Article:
Monday, March 09, 2015

Florida Bans State Environmental Workers From Using the Term Climate Change

By Daniel Politi

Florida Gov. Rick Scott on Oct. 28, 2013, in Miami.

Photo by Joe Raedle/Getty Images

Florida is largely seen as the U.S. state that is most vulnerable to the effects of global warming. But even uttering the term global warming in official communications can get employees at the state’s Department of Environmental Protection in trouble. TheFlorida Center for Investigative Reporting talks to four former DEP officials who say they were ordered to not use the terms global warming or climate change in any emails, reports, or official communications. “We were told not to use the terms climate change, global warming, or sustainability,” said Christopher Byrd, who worked at the DEP from 2008 to 2013.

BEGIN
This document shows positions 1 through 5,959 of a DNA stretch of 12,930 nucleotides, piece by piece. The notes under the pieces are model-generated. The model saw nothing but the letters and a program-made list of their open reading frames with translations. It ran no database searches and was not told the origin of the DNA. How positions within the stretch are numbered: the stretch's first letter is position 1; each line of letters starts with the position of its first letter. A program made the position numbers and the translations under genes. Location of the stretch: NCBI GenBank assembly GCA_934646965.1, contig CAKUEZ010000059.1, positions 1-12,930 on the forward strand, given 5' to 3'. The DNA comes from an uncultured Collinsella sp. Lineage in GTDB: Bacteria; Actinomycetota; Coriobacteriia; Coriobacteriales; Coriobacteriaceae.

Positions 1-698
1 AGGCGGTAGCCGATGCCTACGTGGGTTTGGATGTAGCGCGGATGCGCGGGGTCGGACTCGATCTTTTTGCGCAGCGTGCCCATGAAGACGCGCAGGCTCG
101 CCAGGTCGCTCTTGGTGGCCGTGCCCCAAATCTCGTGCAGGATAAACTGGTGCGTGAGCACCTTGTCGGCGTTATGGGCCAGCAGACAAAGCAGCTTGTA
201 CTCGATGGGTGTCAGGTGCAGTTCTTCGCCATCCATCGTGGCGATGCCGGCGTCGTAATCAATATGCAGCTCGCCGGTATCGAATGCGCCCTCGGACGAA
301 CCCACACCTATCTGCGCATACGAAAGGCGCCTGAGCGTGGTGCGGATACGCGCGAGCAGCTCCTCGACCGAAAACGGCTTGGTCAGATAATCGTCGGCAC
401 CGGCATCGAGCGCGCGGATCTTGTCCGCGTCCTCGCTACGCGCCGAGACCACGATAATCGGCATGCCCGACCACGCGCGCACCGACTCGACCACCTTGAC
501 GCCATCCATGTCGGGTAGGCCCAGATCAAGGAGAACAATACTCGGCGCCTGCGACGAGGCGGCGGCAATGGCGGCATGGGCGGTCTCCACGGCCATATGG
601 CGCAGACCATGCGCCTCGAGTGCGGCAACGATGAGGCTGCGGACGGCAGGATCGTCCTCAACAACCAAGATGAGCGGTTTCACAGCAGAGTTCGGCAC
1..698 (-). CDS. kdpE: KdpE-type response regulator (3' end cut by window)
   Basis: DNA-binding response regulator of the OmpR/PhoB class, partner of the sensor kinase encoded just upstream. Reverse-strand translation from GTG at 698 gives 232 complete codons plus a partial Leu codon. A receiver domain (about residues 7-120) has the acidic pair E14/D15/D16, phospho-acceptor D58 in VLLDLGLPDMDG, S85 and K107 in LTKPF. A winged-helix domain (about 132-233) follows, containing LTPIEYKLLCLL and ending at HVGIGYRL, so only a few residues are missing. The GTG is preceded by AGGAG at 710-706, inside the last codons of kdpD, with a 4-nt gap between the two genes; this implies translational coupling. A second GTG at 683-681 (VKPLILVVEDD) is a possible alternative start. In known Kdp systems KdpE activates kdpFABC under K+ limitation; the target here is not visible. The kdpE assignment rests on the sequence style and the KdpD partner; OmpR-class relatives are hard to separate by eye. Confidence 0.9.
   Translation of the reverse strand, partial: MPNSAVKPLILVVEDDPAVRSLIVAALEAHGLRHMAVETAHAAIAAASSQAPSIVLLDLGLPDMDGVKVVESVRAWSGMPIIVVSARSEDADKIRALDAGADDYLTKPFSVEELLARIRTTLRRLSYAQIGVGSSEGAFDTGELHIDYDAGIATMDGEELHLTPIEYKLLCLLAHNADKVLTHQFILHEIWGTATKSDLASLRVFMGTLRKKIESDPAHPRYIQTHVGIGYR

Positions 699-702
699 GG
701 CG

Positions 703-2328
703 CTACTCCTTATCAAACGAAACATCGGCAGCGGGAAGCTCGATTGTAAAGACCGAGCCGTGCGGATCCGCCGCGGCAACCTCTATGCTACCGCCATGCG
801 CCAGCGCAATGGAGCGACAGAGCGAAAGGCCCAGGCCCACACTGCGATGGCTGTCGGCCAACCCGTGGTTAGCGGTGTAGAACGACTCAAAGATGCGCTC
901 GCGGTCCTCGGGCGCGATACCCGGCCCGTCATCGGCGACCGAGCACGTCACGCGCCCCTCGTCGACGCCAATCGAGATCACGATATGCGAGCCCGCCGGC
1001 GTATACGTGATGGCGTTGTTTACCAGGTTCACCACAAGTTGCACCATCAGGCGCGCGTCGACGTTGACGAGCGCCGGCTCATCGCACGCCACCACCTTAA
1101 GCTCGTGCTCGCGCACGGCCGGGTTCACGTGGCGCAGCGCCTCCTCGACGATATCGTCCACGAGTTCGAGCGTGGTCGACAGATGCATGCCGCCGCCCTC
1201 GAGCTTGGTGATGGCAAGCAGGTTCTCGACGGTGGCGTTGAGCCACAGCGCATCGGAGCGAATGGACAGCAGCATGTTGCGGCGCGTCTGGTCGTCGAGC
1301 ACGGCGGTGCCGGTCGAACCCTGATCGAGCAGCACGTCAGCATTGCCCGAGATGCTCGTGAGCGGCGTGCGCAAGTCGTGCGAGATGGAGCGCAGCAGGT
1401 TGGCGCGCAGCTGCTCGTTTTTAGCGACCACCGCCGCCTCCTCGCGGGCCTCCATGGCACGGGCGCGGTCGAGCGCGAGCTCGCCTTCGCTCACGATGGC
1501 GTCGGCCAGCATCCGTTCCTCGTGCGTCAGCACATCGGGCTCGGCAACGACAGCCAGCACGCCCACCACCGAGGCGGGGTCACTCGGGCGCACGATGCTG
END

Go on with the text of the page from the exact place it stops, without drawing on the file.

The unwritten policy apparently first went into effect after Gov. Rick Scott took office in 2011. Scott has long expressed skepticism that human activity causes climate change. The DEP’s press secretary, however, said the reports weren’t accurate. “DEP does not have a policy on this,” she said before declining to answer more questions. Yet even if there was no written policy, one former employee said staffers had been warned that just using the banned terms would bring them unwanted attention. “The policy goes beyond semantics and has affected reports, educational efforts and public policy in a department that has about 3,200 employees and $1.4 billion budget,” writes Tristram Korten.

Daniel Politi has been contributing to Slate since 2004 and wrote the "Today's Papers" column from 2006 to 2009. You can follow him on Twitter @dpoliti.


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